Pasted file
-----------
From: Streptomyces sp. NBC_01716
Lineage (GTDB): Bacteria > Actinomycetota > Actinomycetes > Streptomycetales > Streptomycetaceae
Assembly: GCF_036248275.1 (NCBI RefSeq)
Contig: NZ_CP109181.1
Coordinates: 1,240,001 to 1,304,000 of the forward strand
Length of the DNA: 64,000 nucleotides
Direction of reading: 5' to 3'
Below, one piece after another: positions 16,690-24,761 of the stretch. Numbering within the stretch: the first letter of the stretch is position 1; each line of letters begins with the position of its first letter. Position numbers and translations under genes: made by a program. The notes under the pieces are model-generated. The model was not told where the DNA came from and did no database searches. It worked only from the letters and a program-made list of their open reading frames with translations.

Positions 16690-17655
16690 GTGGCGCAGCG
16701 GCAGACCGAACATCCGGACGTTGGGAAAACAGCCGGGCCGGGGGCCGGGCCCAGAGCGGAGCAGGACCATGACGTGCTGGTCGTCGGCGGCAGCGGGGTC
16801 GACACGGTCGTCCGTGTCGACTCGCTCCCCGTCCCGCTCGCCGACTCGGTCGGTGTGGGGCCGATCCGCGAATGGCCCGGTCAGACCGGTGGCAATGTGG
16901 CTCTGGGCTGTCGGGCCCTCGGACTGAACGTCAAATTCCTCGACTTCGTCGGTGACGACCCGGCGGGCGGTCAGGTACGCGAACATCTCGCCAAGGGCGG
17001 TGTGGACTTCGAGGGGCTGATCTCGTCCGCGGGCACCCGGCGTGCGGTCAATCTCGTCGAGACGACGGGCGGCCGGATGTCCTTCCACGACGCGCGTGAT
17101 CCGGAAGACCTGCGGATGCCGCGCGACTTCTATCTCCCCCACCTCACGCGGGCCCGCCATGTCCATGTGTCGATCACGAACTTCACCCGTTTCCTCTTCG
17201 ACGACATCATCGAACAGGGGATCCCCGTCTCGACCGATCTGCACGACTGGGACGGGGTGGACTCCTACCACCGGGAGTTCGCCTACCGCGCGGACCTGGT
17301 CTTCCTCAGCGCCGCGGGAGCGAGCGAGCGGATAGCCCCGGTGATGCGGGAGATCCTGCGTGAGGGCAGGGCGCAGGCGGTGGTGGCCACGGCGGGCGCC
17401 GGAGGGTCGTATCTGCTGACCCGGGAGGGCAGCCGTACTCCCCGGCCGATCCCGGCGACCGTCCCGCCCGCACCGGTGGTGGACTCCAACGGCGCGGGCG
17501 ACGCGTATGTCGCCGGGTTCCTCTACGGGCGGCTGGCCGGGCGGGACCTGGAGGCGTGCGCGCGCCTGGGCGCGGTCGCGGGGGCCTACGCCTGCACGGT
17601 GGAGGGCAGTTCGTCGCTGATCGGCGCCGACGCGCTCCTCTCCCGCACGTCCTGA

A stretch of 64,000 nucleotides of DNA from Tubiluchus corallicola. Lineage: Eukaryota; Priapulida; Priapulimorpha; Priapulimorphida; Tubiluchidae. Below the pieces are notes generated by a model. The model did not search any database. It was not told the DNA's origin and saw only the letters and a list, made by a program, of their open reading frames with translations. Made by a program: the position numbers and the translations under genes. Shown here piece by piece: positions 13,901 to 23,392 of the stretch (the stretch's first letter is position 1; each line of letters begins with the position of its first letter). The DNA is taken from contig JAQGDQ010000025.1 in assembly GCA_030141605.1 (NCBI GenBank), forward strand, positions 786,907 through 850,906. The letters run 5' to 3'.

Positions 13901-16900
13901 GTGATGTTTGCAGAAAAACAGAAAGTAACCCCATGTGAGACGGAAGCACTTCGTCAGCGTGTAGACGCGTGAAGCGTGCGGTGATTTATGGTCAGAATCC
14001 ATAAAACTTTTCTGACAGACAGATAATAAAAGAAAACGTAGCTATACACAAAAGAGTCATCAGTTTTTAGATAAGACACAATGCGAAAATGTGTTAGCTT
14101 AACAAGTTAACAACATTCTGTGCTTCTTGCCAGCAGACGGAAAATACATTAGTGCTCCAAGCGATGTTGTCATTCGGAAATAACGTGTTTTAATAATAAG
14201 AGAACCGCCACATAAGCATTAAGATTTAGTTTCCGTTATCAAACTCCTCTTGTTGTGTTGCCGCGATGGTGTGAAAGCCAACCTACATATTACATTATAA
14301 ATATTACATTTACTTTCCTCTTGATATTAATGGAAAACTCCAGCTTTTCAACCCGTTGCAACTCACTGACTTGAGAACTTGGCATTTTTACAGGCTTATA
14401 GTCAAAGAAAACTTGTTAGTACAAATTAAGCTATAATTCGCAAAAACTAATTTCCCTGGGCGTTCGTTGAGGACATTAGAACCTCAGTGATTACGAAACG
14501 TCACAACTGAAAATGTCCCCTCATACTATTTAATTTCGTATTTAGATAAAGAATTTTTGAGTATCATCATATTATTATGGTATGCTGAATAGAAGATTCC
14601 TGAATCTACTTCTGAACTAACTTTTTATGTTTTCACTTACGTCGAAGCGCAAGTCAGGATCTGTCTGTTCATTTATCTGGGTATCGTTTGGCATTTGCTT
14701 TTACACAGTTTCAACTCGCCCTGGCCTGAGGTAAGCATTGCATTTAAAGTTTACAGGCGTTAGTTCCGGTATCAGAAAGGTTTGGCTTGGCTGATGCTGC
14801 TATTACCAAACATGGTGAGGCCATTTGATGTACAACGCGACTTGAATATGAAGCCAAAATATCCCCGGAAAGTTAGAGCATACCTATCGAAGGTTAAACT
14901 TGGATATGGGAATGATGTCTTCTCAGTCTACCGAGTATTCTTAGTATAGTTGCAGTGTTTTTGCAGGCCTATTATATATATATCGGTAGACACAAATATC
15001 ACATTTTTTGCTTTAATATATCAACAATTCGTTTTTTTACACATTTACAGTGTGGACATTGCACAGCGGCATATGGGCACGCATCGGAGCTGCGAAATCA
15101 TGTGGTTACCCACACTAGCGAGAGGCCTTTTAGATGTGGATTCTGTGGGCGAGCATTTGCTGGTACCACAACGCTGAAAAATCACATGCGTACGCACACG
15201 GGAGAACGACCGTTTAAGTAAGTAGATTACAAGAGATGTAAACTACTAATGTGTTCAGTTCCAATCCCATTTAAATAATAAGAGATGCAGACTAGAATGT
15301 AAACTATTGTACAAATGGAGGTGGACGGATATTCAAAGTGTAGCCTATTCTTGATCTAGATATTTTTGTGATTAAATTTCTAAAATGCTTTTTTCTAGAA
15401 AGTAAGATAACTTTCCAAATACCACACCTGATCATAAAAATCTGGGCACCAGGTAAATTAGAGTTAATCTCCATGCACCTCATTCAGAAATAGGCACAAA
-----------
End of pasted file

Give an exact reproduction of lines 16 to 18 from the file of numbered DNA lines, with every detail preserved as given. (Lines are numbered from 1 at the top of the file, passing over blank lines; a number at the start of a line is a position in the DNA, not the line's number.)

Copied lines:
17201 ACGACATCATCGAACAGGGGATCCCCGTCTCGACCGATCTGCACGACTGGGACGGGGTGGACTCCTACCACCGGGAGTTCGCCTACCGCGCGGACCTGGT
17301 CTTCCTCAGCGCCGCGGGAGCGAGCGAGCGGATAGCCCCGGTGATGCGGGAGATCCTGCGTGAGGGCAGGGCGCAGGCGGTGGTGGCCACGGCGGGCGCC
17401 GGAGGGTCGTATCTGCTGACCCGGGAGGGCAGCCGTACTCCCCGGCCGATCCCGGCGACCGTCCCGCCCGCACCGGTGGTGGACTCCAACGGCGCGGGCG